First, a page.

Automated Meter Reading (AMR) refers to the technology used for automating collection of water and energy (electricity or gas) consumption data for the purposes of real-time billing and consumption analysis. At any given time, the AMR system gathers real-time data and transfers the information gathered to the central database through networking technology.
Benefits of Automated Meter Reading
The primary benefit of this technology is more accurate and precise measurement of water, electricity or gas consumption. Consumers will be billed the amount that exactly corresponds to what they have consumed. On the other hand, utility companies will have more efficient operations. Less manpower and resources are needed in meter reading and data gathering; they only need to access the main database to get the information that they need for billing and analysis.
How Automated Meter Reading Works
AMR operations are simple on the surface but rather complex underneath. First, the meter must be read by the meter interface. After that, this same interface has to translate the data into digital information to facilitate transmission. There must also be a code added to the meter data reading so that the data can be attributed to the correct subscriber.
Once the data is ready, the data has to be picked up by a meter person. Picking up meter data, however, involves digital transfer from the meter interface to a device that the meter reader controls. After that, data collected is downloaded in the office. Data can also be automatically transmitted to the database through automatic data transmission protocols.
Technological advances have expanded the scope of AMR activities. Other possible uses for the AMR include monitoring for leaks and theft and detecting meter tampering. Consumer profiling (especially on such points as peak and lean periods of use), providing empirical data on the effects of energy saving devices and mindsets, and so on can also be done.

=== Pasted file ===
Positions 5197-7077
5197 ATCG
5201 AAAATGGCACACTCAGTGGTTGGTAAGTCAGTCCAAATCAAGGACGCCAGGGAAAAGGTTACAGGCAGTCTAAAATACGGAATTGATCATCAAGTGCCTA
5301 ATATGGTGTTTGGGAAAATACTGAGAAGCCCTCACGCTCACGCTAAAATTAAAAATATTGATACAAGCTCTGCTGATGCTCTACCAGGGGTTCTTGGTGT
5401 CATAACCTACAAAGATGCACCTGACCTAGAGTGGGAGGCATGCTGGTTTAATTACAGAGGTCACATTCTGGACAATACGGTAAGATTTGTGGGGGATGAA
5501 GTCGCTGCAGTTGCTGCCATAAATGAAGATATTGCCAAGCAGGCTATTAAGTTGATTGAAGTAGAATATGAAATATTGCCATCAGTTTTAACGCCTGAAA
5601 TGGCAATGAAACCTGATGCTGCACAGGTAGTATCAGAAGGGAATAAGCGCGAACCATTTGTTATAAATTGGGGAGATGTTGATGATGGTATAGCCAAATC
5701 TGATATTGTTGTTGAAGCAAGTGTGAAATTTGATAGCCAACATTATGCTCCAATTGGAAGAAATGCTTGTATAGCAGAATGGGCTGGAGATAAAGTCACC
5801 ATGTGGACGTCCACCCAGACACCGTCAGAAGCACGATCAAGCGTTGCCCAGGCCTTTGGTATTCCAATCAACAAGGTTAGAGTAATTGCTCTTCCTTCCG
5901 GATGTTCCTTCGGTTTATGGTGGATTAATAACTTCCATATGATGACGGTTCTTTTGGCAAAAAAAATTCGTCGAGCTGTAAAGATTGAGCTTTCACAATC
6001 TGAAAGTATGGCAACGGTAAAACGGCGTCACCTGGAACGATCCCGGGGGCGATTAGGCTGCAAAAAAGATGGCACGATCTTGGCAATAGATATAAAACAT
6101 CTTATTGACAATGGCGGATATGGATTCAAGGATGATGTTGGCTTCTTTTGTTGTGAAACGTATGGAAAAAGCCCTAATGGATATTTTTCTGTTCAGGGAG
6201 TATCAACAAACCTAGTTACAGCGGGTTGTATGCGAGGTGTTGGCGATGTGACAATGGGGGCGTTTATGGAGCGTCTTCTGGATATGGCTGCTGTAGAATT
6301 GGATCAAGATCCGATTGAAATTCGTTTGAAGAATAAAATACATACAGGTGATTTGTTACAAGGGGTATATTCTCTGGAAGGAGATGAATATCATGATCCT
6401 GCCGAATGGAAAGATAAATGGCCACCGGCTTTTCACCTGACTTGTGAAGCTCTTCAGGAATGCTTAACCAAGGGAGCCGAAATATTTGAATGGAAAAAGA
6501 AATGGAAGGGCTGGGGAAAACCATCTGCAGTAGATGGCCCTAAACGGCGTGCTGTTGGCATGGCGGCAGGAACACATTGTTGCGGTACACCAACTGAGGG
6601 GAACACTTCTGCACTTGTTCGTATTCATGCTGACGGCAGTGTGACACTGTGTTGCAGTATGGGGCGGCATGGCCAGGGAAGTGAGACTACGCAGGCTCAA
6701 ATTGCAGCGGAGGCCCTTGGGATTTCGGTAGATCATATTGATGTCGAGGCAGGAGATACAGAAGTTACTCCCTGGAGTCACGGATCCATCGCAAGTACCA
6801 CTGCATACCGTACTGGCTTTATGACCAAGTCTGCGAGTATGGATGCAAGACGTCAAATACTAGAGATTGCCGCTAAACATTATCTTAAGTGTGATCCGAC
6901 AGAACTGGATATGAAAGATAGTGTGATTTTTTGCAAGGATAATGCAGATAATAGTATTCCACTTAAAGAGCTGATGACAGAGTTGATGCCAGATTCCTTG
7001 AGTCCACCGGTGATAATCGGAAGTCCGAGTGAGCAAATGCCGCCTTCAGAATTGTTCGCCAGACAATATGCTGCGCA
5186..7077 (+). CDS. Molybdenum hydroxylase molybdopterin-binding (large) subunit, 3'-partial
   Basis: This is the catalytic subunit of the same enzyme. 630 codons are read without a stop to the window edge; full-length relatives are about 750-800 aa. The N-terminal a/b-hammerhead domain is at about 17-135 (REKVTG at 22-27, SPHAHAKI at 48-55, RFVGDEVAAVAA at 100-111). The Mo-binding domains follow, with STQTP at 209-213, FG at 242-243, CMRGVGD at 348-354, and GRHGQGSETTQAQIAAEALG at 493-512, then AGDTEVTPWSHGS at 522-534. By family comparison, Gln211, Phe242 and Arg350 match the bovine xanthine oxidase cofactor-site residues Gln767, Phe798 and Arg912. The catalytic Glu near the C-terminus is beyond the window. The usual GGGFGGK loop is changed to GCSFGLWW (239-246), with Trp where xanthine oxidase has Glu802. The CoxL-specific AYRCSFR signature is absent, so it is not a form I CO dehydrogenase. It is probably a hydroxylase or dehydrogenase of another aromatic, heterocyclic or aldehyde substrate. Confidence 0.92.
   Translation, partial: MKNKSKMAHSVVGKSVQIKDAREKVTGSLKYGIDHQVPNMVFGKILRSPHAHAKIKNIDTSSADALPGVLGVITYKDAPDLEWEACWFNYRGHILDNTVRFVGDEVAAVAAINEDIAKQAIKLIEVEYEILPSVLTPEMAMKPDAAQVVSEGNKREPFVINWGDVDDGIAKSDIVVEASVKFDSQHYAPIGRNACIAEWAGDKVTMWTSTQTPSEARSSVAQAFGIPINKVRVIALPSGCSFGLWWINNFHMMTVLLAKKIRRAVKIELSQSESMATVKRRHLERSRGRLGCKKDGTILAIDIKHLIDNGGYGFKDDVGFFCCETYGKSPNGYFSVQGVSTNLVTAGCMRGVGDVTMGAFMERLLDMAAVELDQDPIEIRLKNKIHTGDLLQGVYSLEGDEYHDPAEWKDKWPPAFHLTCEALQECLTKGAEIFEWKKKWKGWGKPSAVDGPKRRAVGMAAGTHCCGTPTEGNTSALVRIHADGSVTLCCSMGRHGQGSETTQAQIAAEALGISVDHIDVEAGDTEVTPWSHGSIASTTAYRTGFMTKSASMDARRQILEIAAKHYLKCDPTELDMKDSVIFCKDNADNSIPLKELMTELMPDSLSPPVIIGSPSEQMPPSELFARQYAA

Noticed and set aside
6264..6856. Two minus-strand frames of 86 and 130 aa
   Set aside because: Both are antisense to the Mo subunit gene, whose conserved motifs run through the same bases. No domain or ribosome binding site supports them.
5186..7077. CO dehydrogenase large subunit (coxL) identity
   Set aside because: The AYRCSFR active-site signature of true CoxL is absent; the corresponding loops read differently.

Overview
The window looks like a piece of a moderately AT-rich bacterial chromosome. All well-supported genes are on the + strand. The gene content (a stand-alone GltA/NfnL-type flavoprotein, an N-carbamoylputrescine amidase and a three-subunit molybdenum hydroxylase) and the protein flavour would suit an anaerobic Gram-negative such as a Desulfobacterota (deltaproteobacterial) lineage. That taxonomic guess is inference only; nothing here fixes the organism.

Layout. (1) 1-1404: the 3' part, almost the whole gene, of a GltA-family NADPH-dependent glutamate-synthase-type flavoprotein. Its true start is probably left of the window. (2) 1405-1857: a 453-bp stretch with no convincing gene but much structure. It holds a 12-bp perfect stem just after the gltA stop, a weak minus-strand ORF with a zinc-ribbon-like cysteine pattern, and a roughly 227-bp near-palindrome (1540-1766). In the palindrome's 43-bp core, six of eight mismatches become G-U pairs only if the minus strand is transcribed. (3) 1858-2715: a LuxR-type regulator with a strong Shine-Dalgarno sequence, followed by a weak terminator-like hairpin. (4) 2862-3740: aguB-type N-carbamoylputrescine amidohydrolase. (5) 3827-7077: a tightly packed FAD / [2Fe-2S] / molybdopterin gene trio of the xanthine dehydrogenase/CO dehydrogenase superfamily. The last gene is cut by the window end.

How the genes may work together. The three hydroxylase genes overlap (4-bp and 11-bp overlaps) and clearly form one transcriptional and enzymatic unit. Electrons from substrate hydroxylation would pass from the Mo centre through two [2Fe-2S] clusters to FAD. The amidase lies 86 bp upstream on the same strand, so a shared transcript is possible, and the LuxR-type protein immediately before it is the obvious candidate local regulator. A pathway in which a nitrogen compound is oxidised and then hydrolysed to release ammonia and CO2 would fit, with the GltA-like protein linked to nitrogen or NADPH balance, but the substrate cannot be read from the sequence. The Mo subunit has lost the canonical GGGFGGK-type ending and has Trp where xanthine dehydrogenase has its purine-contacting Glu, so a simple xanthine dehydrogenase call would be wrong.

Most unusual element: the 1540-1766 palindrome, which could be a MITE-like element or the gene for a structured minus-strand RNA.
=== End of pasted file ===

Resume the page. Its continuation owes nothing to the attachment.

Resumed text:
The Elements of Automated Meter Reading
An AMR system has a meter interface apparatus. This is generally an integrated component containing power supply, sensors, and control electronics and communications programming. At its heart, the meter interface module aims to translate data gathered from the movement of mechanical dials into digital data as well as to properly identify data for the purposes of correct billing.
An AMR system also has a transmission and communications protocol in place for transferring or transmitting data from the meter to the central office. Among the systems developed for AMR are handheld devices (utility company personnel merely have to touch or point their stylus to the meter interface for data to be 'read') or vehicle-mounted devices (the meter readers need to pass by the meter for data to be picked up and transmitted). Data is temporarily stored in their device until it's downloaded at the office. Data transmission may also be sent to the office through wires (data is transmitted through Ethernet cables, broadcasting cable, or power lines).
Finally, the central office must have the software and hardware for transmitted meter data reception, allocation, analysis and automatic billing.